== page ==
Our immigration law is plagued with a horrendously bad idea: that people can be illegal and hence disposed of, like so much trash, regardless of their equities. Sure, some people absolutely deserve to be banished from the country. But as crimmigration law evolved, it became more rigid. Judges used to have the power to stop a deportation where such banishment would result in a miscarriage of justice. Since 1990, they no longer have that power. In 1996, President Clinton signed a law that, among other things, made it much easier for immigrants to be deported – mandatorily – for increasingly minor crimes. The trend has continued since.
Why should we care? Because if we truly are a country of laws, we must ensure that punishments fit the crimes. When detention (read: incarceration) and deportation become easy, we begin meting out criminal punishments without corresponding constitutional safeguards. That is an affront to the rule of law, not an example of it.
The right to tell one's story is the heart of due process. When it is lacking, we all suffer. Incredulously, some argue that countries like Saudi Arabia deport people with impunity. Is that the standard to which we aspire? I swore an oath as an attorney to uphold the Constitution of the United States. In that document are the words “No person shall ... be deprived of life, liberty, or property, without due process of law.” The Fifth Amendment applies to everyone in the United States. There is no citizenship requirement, because we are a country of both Americans and aspiring Americans.
I don't know what became of my client. I hope she is well and prospering wherever she is.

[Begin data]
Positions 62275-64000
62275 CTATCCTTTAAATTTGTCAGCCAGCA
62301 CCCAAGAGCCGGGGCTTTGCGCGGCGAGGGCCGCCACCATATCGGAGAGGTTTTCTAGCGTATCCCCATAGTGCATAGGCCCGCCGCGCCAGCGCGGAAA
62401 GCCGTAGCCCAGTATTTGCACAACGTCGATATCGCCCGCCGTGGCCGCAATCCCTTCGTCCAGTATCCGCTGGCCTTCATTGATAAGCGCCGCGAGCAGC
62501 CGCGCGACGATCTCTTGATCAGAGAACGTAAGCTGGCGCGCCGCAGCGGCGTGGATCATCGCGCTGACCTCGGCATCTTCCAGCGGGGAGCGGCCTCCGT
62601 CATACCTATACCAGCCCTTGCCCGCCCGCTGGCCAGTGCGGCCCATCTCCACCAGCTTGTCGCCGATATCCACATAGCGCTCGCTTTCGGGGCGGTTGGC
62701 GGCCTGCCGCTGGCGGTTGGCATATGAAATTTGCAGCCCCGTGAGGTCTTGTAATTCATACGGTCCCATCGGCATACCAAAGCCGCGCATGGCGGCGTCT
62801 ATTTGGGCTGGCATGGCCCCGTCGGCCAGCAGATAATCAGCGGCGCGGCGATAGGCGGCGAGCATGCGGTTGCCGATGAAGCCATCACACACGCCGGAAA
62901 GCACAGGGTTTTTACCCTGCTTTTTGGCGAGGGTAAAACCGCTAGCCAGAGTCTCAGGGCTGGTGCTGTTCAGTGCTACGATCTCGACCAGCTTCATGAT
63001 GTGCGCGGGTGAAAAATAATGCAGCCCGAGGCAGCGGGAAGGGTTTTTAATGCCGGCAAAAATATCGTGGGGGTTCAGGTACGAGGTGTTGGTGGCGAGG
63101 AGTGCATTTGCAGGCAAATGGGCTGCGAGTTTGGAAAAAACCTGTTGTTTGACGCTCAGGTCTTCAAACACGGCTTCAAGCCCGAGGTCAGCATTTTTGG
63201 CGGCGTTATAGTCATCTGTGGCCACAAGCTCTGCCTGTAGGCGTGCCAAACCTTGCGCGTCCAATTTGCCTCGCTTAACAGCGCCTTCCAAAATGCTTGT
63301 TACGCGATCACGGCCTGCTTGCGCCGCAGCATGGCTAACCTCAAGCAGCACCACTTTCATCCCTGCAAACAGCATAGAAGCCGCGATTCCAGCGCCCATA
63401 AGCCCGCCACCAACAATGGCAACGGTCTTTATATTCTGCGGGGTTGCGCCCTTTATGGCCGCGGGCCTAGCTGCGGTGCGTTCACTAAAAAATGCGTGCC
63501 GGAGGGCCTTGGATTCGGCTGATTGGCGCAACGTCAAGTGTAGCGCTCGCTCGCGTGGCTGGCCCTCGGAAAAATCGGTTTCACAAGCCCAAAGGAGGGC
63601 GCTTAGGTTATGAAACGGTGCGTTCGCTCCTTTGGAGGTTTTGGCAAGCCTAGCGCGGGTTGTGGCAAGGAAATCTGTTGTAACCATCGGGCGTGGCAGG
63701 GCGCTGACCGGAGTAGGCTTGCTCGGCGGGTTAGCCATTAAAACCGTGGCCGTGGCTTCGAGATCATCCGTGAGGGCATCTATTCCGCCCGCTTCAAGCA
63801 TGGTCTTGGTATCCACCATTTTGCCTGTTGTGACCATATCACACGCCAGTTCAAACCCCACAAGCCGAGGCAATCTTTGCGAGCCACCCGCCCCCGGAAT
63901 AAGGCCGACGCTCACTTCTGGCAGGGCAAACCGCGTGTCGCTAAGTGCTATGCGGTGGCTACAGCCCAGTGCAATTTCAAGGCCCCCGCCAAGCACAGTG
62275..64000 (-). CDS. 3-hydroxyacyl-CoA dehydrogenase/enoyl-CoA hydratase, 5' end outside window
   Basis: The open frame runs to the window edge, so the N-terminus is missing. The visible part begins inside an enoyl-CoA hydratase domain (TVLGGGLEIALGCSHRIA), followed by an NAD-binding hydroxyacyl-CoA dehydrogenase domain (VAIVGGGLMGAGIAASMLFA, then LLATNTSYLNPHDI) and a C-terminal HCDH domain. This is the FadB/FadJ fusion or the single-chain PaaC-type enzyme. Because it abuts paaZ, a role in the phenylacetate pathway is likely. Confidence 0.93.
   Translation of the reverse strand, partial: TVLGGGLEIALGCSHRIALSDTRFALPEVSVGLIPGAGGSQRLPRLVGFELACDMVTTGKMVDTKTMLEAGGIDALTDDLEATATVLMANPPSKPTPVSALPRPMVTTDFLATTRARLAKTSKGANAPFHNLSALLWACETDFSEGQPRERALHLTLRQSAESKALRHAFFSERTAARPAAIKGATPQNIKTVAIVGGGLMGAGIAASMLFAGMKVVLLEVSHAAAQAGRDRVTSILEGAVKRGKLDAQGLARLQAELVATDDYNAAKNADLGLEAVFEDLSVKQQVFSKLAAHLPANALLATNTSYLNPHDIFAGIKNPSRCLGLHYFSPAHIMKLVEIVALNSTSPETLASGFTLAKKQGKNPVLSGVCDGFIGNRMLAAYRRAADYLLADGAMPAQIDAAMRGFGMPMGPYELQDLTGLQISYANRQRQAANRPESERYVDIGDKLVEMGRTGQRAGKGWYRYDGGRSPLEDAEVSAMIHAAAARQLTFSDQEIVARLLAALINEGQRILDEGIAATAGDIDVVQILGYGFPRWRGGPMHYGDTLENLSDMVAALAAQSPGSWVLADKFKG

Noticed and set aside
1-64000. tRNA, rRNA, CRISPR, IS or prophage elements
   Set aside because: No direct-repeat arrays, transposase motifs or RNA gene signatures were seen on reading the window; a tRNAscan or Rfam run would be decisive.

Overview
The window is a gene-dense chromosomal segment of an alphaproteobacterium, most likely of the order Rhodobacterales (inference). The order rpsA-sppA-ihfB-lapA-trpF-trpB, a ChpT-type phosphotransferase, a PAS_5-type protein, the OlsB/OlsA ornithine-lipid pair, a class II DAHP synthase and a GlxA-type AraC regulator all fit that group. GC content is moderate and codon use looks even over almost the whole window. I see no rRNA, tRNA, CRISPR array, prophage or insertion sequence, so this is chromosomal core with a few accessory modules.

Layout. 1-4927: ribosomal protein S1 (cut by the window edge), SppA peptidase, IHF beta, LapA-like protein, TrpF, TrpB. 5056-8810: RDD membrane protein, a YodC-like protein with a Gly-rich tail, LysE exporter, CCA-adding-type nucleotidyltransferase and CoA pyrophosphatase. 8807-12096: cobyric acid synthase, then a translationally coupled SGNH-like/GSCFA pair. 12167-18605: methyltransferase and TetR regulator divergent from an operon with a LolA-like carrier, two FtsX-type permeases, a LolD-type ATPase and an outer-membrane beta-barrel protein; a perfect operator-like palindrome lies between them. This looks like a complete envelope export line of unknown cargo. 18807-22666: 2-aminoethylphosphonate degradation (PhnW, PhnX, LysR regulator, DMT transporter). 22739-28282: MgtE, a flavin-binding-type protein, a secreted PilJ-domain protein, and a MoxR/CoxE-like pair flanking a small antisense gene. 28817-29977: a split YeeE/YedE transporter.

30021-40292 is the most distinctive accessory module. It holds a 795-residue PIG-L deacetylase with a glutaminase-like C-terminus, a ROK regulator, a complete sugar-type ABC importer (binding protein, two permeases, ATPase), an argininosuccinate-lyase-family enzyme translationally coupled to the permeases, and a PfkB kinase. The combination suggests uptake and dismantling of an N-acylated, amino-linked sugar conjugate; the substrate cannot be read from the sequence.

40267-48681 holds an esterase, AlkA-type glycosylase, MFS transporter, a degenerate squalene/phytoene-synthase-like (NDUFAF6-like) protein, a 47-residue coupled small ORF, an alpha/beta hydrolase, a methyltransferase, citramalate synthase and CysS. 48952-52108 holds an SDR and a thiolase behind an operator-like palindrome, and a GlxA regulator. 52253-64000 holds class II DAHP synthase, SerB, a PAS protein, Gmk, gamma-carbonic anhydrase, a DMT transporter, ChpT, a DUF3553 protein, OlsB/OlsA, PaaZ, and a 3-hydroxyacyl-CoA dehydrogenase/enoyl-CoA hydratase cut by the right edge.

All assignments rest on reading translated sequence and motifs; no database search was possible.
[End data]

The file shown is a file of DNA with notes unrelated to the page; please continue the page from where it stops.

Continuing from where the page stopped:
So much has been written about separating families. Between fielding inquiries, helping clients, and trying to contextualize this latest act in the ongoing clown show that is this administration, I've also felt the ongoing nauseating mix of despair and disgust so many of you have expressed to me.
But perhaps not for exactly the same reasons.
Sure, I feel despair at not being able to just end family separation. And disgust at the administration that first celebrated it, and now (like clockwork) tries to deny it.
But I despair for another reason: that there is no unified alternative narrative. I am disgusted at the hate movements that successfully created their narrative.
I despair that we are once again pulling out our water pistols to put out yet another fire, instead of taking out their flamethrower. I am disgusted at the complacency of people who legitimize that narrative by trying to find a half-baked common ground with it. And I despair at the enormity of the task at hand, disgusted that this is where we are.
Here are some unvarnished truths:
1. The laws permitting these atrocities have been on the books for years.
2. There is a lot of money in the business of human detention. I mean, incarceration.
3. At least on the immigration side, the haters have a 40 year headstart. (The Federation for American Immigration
Reform is the granddaddy of the modern anti-immigrant movement, founded in 1979)